At that point, Judy’s practical Midwestern sensibility came to the forefront. She supported a compromise: save a large swath of open space by allowing re-zoning to accommodate multiple uses of the McLean campus. With characteristic zeal, she advocated vigorously for the proposed re-zoning plan. It was approved 206-61 at a May Special Town Meeting. That vote was tested just a few months later by a citizen-initiated referendum attempting to override Town Meeting’s decision. Judy was instrumental in getting out the vote to uphold the zoning changes. Over 50% of voters cast ballots (unusually high for Belmont’s local elections), favoring Town Meeting’s decision 6,108-2,677. A Memorandum of Agreement between the Town of Belmont and the McLean Hospital Corporation was signed on November 22, 1999.
While some organizers might have sat back at this point, Judy continued her pro-active involvement, now with a goal of ensuring that the allowed re-zoning would be environmentally sensitive. In an ironic twist, she was often sought out for her expertise on the McLean landscape. For example, the developer of the new townhouse zone asked Judy’s advice about which trees to keep! Through her passionate commitment to conservation, combined with her commitment to obtaining thorough knowledge of the issues, understanding the needs of involved parties, and striving for transparency in communications, Judy garnered the respect of many people in and out of Belmont. She encouraged civic engagement both as a way to protect land and as a way to define Belmont’s values and make them a reality.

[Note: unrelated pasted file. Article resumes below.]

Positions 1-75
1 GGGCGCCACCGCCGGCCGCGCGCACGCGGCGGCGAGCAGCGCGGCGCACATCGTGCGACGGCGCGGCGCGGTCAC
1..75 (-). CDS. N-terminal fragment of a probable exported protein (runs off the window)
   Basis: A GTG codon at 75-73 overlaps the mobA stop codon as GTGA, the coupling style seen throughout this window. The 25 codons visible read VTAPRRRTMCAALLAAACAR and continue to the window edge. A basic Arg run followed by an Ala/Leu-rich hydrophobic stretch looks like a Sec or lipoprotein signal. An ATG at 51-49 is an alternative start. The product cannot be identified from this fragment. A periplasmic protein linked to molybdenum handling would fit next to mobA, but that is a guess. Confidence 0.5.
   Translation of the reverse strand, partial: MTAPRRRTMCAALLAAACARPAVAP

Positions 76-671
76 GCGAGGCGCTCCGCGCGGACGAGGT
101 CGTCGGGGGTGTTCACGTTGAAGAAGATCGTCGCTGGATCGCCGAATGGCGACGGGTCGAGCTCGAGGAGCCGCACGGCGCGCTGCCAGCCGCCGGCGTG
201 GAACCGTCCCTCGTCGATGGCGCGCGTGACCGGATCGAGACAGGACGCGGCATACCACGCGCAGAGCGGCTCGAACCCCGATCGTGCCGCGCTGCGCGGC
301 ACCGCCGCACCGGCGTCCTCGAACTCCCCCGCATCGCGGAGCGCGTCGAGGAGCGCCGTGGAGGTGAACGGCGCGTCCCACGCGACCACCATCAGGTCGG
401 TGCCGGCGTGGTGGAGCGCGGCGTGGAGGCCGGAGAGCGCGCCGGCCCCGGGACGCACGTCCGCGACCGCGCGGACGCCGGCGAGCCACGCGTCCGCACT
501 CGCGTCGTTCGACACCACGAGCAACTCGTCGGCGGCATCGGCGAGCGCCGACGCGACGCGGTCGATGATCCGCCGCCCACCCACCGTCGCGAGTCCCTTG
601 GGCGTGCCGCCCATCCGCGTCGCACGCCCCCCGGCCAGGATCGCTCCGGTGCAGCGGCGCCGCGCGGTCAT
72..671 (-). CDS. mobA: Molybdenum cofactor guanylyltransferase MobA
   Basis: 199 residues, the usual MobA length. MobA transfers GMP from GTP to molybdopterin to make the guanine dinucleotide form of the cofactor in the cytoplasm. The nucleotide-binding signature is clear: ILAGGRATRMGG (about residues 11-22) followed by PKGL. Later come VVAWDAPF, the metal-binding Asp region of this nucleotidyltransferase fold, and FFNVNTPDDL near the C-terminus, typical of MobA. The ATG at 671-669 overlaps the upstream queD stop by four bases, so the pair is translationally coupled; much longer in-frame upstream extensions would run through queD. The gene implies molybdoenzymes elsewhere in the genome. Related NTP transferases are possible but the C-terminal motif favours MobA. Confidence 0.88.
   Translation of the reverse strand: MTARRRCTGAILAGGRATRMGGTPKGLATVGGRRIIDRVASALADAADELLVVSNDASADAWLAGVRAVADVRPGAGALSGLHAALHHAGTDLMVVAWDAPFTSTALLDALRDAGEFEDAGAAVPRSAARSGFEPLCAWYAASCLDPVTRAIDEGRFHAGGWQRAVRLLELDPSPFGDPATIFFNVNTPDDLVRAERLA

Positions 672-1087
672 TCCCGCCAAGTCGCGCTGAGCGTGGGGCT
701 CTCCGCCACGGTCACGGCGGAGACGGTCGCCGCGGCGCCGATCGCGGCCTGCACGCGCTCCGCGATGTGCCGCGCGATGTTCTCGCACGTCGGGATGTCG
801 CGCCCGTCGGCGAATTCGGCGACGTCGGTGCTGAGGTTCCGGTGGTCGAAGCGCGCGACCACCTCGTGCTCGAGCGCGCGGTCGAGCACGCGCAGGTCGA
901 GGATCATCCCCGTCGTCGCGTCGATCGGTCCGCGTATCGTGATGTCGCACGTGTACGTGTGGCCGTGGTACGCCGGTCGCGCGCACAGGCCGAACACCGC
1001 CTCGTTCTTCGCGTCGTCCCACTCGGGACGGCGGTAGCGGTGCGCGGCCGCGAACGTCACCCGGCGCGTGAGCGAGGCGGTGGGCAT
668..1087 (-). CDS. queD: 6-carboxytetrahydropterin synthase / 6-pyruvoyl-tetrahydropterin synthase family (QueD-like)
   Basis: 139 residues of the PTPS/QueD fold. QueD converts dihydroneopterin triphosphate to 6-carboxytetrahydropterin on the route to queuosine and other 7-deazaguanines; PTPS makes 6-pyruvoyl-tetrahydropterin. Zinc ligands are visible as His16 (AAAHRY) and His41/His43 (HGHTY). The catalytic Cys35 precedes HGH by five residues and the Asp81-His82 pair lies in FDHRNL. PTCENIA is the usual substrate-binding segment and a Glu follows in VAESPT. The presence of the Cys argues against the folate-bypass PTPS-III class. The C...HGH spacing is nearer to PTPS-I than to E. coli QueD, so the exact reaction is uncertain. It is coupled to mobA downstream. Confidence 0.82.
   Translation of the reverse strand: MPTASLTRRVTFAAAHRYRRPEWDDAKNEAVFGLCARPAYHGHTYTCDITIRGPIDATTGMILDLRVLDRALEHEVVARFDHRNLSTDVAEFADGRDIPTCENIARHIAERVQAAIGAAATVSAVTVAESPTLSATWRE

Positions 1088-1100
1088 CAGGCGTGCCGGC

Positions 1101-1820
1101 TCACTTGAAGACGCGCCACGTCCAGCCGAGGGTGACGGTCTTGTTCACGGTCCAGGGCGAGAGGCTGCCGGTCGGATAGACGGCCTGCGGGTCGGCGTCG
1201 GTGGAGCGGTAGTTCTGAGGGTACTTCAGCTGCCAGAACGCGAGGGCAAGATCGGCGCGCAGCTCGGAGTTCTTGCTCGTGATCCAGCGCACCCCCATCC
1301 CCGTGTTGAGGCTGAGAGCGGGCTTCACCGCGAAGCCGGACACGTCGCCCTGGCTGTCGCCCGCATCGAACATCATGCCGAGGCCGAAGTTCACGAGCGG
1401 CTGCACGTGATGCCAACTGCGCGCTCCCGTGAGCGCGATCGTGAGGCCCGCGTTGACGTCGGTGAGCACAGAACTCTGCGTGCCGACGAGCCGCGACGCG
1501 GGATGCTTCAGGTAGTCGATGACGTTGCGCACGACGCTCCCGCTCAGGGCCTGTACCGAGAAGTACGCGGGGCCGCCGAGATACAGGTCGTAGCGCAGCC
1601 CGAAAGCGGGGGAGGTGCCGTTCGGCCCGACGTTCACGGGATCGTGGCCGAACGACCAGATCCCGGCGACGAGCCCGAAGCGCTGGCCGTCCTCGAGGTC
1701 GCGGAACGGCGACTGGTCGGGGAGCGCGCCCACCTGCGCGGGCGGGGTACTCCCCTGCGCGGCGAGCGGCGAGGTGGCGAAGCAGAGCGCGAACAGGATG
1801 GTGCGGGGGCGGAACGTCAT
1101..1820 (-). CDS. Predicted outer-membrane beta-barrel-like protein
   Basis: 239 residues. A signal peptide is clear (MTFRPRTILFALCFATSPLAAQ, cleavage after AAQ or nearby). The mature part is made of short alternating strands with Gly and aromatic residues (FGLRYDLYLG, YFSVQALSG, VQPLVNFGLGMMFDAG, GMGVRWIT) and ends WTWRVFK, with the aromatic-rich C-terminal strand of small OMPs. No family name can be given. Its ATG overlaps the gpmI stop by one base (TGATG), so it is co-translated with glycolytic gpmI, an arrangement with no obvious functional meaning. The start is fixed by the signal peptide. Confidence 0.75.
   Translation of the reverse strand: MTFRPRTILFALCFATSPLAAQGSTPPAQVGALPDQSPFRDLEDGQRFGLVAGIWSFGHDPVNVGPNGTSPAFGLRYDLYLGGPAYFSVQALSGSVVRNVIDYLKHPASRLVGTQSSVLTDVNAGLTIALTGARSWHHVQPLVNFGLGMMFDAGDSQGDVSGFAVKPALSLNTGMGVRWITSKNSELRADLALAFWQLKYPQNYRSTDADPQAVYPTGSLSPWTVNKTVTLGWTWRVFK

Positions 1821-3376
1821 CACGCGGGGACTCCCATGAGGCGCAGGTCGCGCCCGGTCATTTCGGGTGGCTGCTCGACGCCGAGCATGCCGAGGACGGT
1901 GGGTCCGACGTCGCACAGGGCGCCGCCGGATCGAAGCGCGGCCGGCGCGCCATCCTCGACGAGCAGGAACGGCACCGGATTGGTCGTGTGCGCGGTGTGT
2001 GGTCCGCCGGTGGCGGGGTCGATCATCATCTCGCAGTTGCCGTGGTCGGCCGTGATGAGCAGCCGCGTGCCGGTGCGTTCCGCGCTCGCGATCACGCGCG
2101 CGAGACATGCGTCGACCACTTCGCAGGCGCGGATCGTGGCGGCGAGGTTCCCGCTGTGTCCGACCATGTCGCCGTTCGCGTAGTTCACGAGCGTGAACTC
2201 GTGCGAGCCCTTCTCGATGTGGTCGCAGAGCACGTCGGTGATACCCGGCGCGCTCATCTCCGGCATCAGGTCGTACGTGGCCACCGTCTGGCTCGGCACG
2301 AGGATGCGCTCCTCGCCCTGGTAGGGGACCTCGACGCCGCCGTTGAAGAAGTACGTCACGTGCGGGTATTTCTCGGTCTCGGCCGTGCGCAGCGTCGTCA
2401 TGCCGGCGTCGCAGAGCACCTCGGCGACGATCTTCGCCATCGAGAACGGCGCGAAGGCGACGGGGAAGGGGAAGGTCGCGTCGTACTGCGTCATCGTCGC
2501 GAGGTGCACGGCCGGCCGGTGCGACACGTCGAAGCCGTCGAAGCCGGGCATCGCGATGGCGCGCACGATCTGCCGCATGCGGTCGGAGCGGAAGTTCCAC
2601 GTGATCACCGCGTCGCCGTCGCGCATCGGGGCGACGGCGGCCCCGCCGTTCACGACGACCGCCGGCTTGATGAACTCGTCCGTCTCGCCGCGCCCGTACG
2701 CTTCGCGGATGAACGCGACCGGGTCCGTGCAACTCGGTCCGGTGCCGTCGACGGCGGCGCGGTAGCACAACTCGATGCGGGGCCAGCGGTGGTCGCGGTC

Judy Record died on September 11, 2000 from head injuries sustained in a tragic bicycle accident. Her loss was keenly felt by colleagues and friends, concerned citizens, and members of town committees and municipal agencies. In recognition of her work, the Massachusetts Chapter of the American Planning Association honored her posthumously with its Citizen Planner Award. With a wish to recognize Judy’s dedication to land conservation, family and friends created the Judith K. Record Memorial Conservation Fund (JKR Fund) for the protection, rehabilitation, and maintenance of open space in Belmont and surrounding areas.